Joints Used in a Lunge
If an exercise stresses your injured joint, you must avoid it. By understanding which joints are used in a lunge, you can protect yourself if you are recovering from an injury. In addition, as you determine which lower body exercises to include in your workout routine, review the direction the joints move to determine if the exercise will increase your discomfort. The lunge is a common lower-body strengthening exercise that uses the hip, knee and ankle joints.
A forward lunge primarily strengthens your gluteal muscles (those that make up your bottom), hips and upper legs. The muscles in your lower legs stabilize the movement, so receive some strengthening benefits as well. Perform a lunge from a standing position using either your body weight or a dumbbell held in each hand. Lift your right foot off the floor and balance on your left leg. Step forward with your right foot approximately two or three feet. Place your right foot on the floor. Bend both knees and lift your left heel off the floor. Keep your right knee in line with your right heel. Lower until your right knee to a 90-degree angle. Push off the floor with your right foot and return to a standing position. Repeat the lunge with your left leg.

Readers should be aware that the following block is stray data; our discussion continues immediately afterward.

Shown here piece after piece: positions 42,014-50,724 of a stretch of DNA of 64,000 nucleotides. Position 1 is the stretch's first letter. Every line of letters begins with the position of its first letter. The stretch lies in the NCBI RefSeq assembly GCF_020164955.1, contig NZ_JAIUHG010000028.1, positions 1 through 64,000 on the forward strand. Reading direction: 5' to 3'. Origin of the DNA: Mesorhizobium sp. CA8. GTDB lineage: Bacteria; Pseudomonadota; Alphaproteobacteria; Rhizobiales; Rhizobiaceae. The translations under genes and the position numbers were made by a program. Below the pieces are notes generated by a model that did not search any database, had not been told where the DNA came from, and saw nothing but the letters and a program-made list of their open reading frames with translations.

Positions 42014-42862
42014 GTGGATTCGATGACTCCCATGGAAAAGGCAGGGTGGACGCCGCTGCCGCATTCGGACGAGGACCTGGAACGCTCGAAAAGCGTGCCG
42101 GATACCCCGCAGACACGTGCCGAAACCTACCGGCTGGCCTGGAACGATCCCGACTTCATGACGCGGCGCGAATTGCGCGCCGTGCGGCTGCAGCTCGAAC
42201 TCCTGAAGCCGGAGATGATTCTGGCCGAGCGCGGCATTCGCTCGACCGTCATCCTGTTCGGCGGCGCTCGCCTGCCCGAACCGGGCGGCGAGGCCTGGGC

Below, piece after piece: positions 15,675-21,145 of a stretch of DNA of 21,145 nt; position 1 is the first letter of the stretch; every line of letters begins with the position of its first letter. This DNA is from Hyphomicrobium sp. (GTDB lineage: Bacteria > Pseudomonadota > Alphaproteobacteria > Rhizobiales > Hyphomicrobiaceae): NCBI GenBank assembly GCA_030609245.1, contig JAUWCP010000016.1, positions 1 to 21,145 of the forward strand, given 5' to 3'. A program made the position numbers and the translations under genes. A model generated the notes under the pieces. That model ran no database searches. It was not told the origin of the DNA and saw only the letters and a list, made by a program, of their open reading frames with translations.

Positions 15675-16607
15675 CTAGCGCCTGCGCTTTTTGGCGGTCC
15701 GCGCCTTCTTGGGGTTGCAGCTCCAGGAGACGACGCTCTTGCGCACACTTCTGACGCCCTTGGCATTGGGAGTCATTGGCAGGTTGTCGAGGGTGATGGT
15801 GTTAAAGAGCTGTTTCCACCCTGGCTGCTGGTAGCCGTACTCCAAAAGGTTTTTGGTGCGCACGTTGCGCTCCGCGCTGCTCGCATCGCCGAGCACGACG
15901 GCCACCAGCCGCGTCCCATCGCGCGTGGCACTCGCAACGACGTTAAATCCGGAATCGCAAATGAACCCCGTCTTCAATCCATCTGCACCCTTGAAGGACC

The hip flexes and extends when you perform a lunge. You begin in a standing position, with no angle in your hips. When you step forward, during the downward phase of the lunge, your lead leg hip flexes as you decrease the angle of your hip joint. During the upward phase of the lunge, your hip extends as you increase the angle of your hip joint and return to a standing position.
The knee also flexes and extends during a lunge. Your knees flex, or decrease the angle behind the joints, as you lower into the lunge. The muscles in your upper legs contract to steady your balance in this position and to keep the knee flexion from bending too far. Your knees extend as you push off the floor, straighten your legs and return to a standing position. The muscles on the front of your upper legs contract and shorten to extend the knees.
The movement at your ankles is known as flexion. When your ankle dorsiflexes, your toes point toward your shins. This occurs on the back leg during the downward phase of the lunge. When your ankle plantar flexes, your toes point toward the floor. Plantar flexion occurs on your front leg during the upward phase of the lunge; when you push off the floor.
A mother of two and passionate fitness presenter, Lisa M. Wolfe had her first fitness article published in 2001. She is the author of six fitness books and holds an Associate of Arts in exercise science from Oakland Community College. When not writing, Wolfe is hula-hooping, kayaking, walking or cycling.